Why I Didn't Want to Seek Infertility Treatment
The rate of women seeking infertility treatment has declined. Do they share my reasons for being hesitant?
After our first year trying to conceive, I wasn’t too worried that we weren’t pregnant yet. As the second year came and went without a positive pregnancy test, I started to wonder and worry. Why wasn’t it working? What was I doing wrong? What was wrong with me?
Even though I wondered… I was hesitant to seek help.
Apparently, I’m not the only one. According to USA Today, data from the National Center for Health Statistics shows a decrease in women 25-44 years old using any infertility service from 20 percent in 1995 down to 17 percent.
So what’s keeping women from seeking treatment?
One of my biggest concerns was money. IF they found me to be infertile, what would it cost to have a baby? It was unclear to me if our medical insurance covered infertility treatments. Even now I couldn’t tell you if they do or not. Would we only be able to have one? Or worse, what if we spend all kinds of money on treatments but never get pregnant?
The whole idea felt like a gamble and I wasn’t sure if I’d know when to fold ‘em.
Truthfully? I was scared. I was afraid to seek treatment because if a doctor confirmed my infertility, it would make it true. Without going in, we still had a chance to get pregnant on our own. Were my fears logical? No, but I wasn’t as well informed about treatment options then as I am now. For one, I didn’t know that being labeled “infertile” didn’t mean there was no chance of getting pregnant ever in my life.
At a time when pregnancy rates are rising among 30-year-olds, it’s a bit surprising to learn that the use of fertility treatments has gone down. It seems like more and more couples are seeking treatment for their issues trying to conceive, but perhaps it’s just an increase in talking openly about it. However, the decline in couples seeking infertility treatment is not a result of increased online research. Data from the National Survey of Fertility Barriers showed women are still more likely to meet with a doctor for fertility information, though many may utilize the internet for supplemental information. Only 9 percent of respondents searched for infertility information online but did not seek treatment.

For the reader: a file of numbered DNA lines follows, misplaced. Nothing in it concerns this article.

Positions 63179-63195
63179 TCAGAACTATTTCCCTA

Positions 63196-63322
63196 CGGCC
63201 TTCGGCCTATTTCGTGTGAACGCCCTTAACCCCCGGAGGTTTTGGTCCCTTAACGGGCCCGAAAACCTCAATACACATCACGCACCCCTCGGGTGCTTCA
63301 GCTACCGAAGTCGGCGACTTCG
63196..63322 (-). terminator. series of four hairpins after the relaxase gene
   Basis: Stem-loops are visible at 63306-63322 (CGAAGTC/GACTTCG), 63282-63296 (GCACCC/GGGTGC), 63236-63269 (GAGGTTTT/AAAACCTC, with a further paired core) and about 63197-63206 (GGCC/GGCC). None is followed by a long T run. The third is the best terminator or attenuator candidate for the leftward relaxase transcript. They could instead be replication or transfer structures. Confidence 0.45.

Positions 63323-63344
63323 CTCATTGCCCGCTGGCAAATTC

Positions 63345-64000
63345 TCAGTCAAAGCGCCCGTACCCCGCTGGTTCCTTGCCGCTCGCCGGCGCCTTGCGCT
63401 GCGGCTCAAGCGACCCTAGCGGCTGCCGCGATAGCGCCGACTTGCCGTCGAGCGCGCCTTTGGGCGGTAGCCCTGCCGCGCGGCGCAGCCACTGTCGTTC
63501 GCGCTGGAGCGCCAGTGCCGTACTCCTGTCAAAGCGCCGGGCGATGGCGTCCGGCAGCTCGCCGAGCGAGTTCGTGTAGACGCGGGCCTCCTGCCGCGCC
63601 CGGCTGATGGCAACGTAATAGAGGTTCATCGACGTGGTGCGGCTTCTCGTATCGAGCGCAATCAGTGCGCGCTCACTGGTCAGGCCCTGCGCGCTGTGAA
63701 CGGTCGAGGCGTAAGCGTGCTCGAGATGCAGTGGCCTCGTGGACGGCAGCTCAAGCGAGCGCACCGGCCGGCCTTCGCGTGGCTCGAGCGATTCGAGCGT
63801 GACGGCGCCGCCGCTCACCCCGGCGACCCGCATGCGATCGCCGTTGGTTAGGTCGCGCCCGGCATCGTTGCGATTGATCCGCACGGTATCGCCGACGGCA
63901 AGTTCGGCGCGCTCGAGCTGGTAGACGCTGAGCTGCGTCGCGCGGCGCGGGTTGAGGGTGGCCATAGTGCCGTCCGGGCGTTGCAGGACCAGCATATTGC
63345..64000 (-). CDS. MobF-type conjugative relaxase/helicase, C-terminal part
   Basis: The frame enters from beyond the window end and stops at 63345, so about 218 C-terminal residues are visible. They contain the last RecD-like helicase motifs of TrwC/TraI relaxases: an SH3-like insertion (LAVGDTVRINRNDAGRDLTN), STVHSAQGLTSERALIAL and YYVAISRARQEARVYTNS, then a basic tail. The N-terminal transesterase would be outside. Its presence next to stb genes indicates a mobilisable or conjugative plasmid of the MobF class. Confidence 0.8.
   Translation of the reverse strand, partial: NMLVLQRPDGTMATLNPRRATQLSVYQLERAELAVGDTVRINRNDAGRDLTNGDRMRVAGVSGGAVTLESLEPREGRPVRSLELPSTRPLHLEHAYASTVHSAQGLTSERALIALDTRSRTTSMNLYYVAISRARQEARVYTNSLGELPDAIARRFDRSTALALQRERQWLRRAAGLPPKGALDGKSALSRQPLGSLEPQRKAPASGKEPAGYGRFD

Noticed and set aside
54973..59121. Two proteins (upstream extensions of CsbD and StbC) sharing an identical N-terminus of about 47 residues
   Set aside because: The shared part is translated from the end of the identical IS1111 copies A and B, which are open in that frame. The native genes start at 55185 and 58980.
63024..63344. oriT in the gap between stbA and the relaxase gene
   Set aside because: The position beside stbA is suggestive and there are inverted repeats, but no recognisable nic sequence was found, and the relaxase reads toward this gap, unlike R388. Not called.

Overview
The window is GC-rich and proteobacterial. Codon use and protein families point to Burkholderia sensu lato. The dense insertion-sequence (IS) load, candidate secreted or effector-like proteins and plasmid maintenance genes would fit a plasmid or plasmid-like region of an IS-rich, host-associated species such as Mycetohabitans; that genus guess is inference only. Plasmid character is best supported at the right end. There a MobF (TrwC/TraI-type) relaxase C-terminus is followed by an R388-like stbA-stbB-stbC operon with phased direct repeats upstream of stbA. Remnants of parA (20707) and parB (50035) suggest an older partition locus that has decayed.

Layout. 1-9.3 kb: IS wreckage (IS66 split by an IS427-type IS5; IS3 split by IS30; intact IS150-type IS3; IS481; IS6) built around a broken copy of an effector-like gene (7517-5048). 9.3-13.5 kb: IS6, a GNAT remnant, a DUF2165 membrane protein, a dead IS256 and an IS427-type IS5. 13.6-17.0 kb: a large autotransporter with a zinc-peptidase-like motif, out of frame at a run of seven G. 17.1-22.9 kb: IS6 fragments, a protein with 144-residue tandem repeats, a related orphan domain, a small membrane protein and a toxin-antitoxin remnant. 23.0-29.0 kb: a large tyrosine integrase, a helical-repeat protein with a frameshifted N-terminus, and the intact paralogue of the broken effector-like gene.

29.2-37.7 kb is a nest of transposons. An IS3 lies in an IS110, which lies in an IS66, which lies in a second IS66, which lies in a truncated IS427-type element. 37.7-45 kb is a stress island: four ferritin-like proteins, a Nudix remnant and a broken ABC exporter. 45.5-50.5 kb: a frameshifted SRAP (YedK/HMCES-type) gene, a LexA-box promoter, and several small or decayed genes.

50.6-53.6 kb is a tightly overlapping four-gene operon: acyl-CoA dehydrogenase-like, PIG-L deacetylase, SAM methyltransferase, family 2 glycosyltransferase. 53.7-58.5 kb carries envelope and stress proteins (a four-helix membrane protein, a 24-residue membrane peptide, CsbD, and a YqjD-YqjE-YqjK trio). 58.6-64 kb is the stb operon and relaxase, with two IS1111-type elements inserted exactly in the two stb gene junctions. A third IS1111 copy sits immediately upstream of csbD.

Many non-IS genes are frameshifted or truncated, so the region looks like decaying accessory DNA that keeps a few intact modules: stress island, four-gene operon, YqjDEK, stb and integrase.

Now, that I could definitely relate to! Once I finally started talking to my OB-GYN about our struggle to conceive, she offered advice (have more sex) and ran fertility tests. I had blood work done and they checked my husband’s sperm count. Everything kept coming back normal so I had a hysterosalpingogram (aka HSG) to check for blockage in my fallopian tubes or for any uterus defects. After scheduling the appointment, I hopped on my computer and looked up more information about the HSG test. What it was exactly, how it worked and what to expect. If I hadn’t read about it ahead of time, I probably would have gone to the appointment alone. Thankfully, my husband came with and drove me home because I had a lot of cramping and discomfort afterward.
So, while it’s not entirely clear why there has been a decrease in women seeking fertility treatments, the good news is the most common fertility services used were the least expensive, such as advice (29 percent), infertility testing (27 percent) and ovulation drugs (20 percent).
“Not everyone needs expensive or high-tech treatment,” says Barnhart, an OB-GYN at the University of Pennsylvania in Philadelphia. “Maybe simple treatments and advice is all they need. When people don’t come in to get the consult, they don’t know if simple solutions would have helped them.”
Fortunately for us, consultation and some testing was all we needed. Although there was no definitive answer as to why we weren’t conceiving those three years, I have my guesses as to how I was messing up my fertility. We now have two children that we conceived without any medical help. I suppose it was a relief that our fertility tests came back normal–it kept us from giving up completely!
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